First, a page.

Research for infection protection

Hygiene measures in case of Clostridium difficile

Throughout the world, the Clostridium difficile bacterium is known as most common pathogen of nosocomial diarrhoeal diseases often linked to antibiotic therapy. The number of Clostridium difficile outbreaks and the severity of Clostridium difficile-associated diseases (CDAD) has increased.

The risk of getting a CDAD is particularly high for older people, especially for those over 65 years of age, and for patients who have to undergo antibiotic therapy due to an infectious disease. Hence, infections and outbreaks are not limited to hospitals, but increasingly also occur in old people’s and nursing homes.


Symptoms of Clostridium difficile infections

Typical symptoms of mild and moderate diarrhoeal diseases caused by Clostridium difficile include watery diarrhoea, lower abdominal pain, and sickness. Pseudomembranous colitis may occur with severe courses of the disease. Discontinuing antibiotic therapy is the first treatment that sometimes already suffices. Infections caused by Clostridium difficile involve toxins: the cell toxins attack the cells of the mucous membrane of the small intestine, thus increasing its permeability.


Transmission paths

Direct transmission: via the hands. Here, Clostridium difficile bacteria are directly transmitted from contaminated hands to contact persons. Particularly the very robust spores are passed out with the stools and may then be spread.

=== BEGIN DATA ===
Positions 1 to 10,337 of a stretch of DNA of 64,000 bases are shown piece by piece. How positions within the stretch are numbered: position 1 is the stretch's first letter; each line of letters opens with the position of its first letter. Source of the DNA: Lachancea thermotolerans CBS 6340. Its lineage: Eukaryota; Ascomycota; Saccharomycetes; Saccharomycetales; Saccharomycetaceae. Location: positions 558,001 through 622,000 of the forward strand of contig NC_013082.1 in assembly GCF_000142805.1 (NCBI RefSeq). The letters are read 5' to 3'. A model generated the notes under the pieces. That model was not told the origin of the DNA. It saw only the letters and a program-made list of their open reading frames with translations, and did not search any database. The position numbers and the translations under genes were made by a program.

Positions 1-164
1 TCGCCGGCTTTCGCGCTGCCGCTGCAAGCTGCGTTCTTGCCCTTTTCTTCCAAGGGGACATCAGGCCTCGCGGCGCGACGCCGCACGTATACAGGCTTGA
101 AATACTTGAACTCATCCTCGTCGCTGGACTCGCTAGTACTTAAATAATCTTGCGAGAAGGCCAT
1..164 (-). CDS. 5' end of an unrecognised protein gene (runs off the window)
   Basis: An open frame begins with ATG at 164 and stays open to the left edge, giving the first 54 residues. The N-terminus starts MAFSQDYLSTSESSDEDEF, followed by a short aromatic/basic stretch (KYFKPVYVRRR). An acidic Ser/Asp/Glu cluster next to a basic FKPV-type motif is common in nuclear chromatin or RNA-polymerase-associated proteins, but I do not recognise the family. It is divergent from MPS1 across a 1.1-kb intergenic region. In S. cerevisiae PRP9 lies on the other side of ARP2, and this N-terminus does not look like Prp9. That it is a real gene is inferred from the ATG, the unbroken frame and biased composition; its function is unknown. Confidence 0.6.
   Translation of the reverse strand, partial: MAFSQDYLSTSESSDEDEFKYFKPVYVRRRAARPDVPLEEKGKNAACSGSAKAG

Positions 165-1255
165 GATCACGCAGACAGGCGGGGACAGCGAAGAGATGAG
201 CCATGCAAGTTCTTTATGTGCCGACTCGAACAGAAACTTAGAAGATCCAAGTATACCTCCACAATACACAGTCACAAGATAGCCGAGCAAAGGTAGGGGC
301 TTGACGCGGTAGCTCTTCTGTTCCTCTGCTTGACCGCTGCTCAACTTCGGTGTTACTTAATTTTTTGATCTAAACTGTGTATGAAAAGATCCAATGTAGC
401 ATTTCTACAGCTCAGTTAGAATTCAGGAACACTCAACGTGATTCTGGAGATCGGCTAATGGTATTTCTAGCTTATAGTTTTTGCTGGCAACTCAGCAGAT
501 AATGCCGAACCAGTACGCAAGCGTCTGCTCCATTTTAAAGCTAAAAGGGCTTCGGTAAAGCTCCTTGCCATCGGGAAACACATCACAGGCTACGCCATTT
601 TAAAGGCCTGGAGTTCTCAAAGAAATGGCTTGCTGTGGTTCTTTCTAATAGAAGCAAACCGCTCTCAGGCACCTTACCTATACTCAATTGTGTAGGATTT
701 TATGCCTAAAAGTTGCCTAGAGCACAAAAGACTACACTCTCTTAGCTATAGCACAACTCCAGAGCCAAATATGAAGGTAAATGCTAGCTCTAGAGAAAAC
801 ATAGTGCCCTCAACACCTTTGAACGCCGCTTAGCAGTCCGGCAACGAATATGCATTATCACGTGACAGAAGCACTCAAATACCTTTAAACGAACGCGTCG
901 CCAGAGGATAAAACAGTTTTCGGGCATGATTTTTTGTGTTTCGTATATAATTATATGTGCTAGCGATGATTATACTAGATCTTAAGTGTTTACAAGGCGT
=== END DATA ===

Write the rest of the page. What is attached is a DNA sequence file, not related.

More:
Indirect transmission: via contaminated surfaces. On contact with surfaces the microorganisms get on hands and, from there are transmitted to other persons (cross contamination).


High risk of spread

Due to its ability to form spores the pathogen is particularly resistant to environmental influences. With 107 to 109 microorganisms per gram of stool excreted by patients with diarrhoea, there is a rather high risk of the pathogen being spread fast via toilets and contaminated objects.


Hand hygiene

The German Robert Koch Institute (RKI) recommends an additional handwash after the hand disinfection – especially before preparing food/tube feeding, because the spores are resistant to alcohol-based hand disinfectants. For this, hands are disinfected first. Afterwards, the (dry) hands are thoroughly washed and dried (1). This procedure is also recommended in Austria, whereas the World Health Organization (WHO) and some other European countries recommend to only wash hands, or to wash hands followed by disinfection [2, 3]. From our point of view the procedure recommended in Germany and Austria is to be preferred. The main advantage is that vegetative bacteria including all other possible pathogens are killed by the disinfection before Clostridium difficile spores are mechanically reduced by washing.


Surface disinfection

A review of 15 national European guidelines on the prevention of Clostridium difficile infections was published recently by Martin et al. It shows that most European guidelines recommend chlorine-based disinfectants for environmental disinfection (2). The RKI recommends using sodium hypochlorite or oxygen-releasing products based on peroxide compounds (1). This also includes products based on magnesium monoperoxyphthalate hexahydrate (MMPP). An oxygen-releaser is also recommended by guidelines from Sweden (2).


Sources:
(1) Robert Koch Institute. Clostridium difficile - Fact sheets for physicians. www.rki.de (in German; last update: 17 August 2011; accessed 04 February 2015)
(2) Martin M et al. (2014) National European guidelines for the prevention of clostridium difficile infection: a systematic qualitative review. Journal of Hospital Infection 87, 212-219
(3) World Health Organisation (2009) Guidelines on Hand Hygiene in Health Care http://whqlibdoc.who.int (accessed 04 February 2015)